Henry C. Dixon

by Edmund Starling, 1886

 

HON. HENRY C. DIXON.-Was born in Henderson on the nineteenth day of September, 1845. He is the second living son of Archibald Dixon and Elizabeth Robertson Cabell; of his father we have already written. His mother was a woman noted for her high character, strong intellect and great personal and social charms. She was a direct descendant of Pochahontas, and in addition, otherwise inherited the very best blood known to "Old Virginia." Henry C. Dixon received a fine education from the private schools of his native town, and was then sent to the Sayre Institute at Frankfort, the Capital of the State, a school noted for its educational advantages.

At this school he enlisted in the front rank, and retained that standard up to the time of his leaving it. During the years 1862, '63, he was a student of the Toronto, Canada, University, and upon leaving that school made a trip, in 1864, to Europe, confining his travels to England and France. Returning from this trip he studied law in the office of his father. Having access at all times to all of the standard works, as well as law reports, the benefit of an instructor profoundly versed in the practice, a quick keen mind of his own, coupled with studious application, our subject was not long in qualifying himself for the practice of his chosen profession. Soon after he was licensed, his father's health became poor, and the management of his large estate, in a very great measure, was assigned to our subject. His father imposed the greatest confidence in his judgment and legal learning, and therefore most, if not all of his judgment and legal learning, and therefore most, if not all of the numerous legal documents in which he was interested, were drawn by the son. From this reason, therefore, Henry C. Dixon, has never applied himself to the active practice of the law.

In religious training, Mr. Dixon is a Presbyterian. He is also a member of the Masonic and Knights of Pythias orders. In politics he is an unflinching Democrat, and being well posted in all of the great political questions of the day, he is not only able to handle the questions of the new era in the country's history with marked ability and earnestness, but few men by natural endowments of education and training, are better able to advocate the peoples interest in the Legislative halls of the country, or in the public contests of the times. Mr. Dixon is peculiarly endowed with admirable popular traits, but like all men has his enemies. He is skilled in the use of sarcasm and ridicule, weapons that especially serve him whenever the occasion demands. He is Senator-elect from this, the Third Senatorial District of Kentucky, composed of Henderson and Union Counties, he having had the distinction conferred upon him in 1883. He has served two sessions, and in each was a recognized leader. He was found at all times battling for the right as he understood it, and in no instance was the welfare of his constituents overlooked. Mr. Dixon had never married, and in his singleness of life, he takes a philisophic view of all matters, no matter how small their import. He takes life in a quiet easy way, enjoys himself, and assists many others in doing the very same thing. He is most comfortably situated, and his domicil is open at all times to his friends. This, coupled with his open, frank humorous, social nature, secures him visitors at all seasons.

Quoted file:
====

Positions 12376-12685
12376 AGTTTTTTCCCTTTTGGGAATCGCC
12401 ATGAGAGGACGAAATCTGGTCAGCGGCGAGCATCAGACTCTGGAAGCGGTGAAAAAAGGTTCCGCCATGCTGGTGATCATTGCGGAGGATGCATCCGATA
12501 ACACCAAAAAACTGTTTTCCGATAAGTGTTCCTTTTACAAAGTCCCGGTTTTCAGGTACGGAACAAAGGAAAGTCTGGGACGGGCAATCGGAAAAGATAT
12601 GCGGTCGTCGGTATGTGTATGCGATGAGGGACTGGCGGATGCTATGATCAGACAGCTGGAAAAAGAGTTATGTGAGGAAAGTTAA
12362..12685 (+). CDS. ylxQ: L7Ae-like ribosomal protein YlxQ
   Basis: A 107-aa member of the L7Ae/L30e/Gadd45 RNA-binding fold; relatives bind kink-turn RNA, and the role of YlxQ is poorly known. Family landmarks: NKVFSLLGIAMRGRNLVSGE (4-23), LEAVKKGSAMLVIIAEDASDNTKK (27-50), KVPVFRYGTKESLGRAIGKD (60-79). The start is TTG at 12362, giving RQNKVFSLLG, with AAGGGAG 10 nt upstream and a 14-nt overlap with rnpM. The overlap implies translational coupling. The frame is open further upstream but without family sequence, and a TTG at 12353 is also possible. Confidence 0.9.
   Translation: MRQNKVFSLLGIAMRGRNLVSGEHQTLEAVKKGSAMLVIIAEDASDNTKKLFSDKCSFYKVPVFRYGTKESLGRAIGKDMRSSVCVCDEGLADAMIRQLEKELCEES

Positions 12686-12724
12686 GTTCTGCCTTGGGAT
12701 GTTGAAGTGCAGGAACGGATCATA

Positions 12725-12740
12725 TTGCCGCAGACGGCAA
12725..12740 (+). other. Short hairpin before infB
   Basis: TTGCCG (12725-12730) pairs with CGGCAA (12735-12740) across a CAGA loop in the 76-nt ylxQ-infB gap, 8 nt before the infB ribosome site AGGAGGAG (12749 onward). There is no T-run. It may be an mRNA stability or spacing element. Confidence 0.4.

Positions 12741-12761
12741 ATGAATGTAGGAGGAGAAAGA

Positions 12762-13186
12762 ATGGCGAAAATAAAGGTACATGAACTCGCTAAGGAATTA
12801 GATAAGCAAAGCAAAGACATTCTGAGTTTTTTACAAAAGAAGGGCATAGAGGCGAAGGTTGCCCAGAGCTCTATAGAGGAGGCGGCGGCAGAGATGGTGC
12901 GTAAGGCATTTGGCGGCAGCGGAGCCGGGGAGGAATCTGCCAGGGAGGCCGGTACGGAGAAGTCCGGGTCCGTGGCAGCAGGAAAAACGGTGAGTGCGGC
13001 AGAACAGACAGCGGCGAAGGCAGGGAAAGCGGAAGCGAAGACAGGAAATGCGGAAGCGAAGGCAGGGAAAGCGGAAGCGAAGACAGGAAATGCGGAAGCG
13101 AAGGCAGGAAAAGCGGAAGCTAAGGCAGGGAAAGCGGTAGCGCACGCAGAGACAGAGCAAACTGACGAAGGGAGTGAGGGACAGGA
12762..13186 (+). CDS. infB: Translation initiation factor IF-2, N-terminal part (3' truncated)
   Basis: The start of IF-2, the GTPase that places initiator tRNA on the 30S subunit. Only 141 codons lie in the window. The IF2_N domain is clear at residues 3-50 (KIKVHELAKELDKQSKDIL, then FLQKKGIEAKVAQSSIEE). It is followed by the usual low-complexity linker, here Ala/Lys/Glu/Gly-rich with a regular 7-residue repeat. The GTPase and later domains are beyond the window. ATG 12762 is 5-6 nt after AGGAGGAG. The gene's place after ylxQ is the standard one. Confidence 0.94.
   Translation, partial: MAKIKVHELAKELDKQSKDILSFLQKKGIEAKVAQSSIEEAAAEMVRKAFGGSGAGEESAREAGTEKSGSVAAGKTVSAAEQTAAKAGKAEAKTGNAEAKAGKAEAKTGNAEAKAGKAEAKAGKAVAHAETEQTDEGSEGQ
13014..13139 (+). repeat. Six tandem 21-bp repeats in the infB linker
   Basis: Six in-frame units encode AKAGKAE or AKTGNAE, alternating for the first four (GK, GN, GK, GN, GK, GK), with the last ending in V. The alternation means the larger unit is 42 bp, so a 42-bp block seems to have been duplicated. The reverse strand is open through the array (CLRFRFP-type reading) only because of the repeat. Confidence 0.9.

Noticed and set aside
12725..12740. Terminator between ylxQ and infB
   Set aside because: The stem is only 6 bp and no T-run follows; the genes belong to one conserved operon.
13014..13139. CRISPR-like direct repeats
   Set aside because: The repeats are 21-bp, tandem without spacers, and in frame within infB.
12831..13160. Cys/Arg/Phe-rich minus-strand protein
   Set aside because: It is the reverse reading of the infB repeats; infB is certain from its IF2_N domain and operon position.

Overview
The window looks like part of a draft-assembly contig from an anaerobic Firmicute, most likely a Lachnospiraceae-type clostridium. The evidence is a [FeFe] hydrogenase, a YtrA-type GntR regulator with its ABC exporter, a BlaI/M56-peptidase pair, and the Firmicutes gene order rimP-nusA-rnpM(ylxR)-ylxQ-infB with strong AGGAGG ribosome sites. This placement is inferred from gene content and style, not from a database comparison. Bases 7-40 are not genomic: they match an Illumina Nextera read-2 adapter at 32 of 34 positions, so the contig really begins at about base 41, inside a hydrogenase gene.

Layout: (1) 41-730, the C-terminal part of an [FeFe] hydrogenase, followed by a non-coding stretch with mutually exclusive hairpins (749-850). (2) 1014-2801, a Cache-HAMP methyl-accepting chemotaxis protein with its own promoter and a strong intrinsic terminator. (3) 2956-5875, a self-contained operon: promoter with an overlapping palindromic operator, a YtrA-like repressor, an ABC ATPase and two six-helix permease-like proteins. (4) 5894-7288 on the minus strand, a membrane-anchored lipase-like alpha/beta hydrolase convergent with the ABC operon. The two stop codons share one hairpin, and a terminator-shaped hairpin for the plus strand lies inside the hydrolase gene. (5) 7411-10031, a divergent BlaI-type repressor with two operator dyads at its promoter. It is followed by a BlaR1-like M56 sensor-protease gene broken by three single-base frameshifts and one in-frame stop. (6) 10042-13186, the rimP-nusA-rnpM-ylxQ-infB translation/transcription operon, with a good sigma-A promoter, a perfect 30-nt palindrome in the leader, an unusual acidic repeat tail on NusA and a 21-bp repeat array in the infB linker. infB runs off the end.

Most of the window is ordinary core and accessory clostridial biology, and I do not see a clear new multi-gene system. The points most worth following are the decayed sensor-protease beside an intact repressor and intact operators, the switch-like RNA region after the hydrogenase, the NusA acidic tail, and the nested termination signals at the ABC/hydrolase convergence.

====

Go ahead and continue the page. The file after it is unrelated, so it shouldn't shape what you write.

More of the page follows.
In addition to other landed interests, Mr. Dixon is the owner of five hundred acres of river bottom alluvial land, located in Union County, four hundred of which is cleared and in a high state of cultivation. From this he derives a handsome yearly income.

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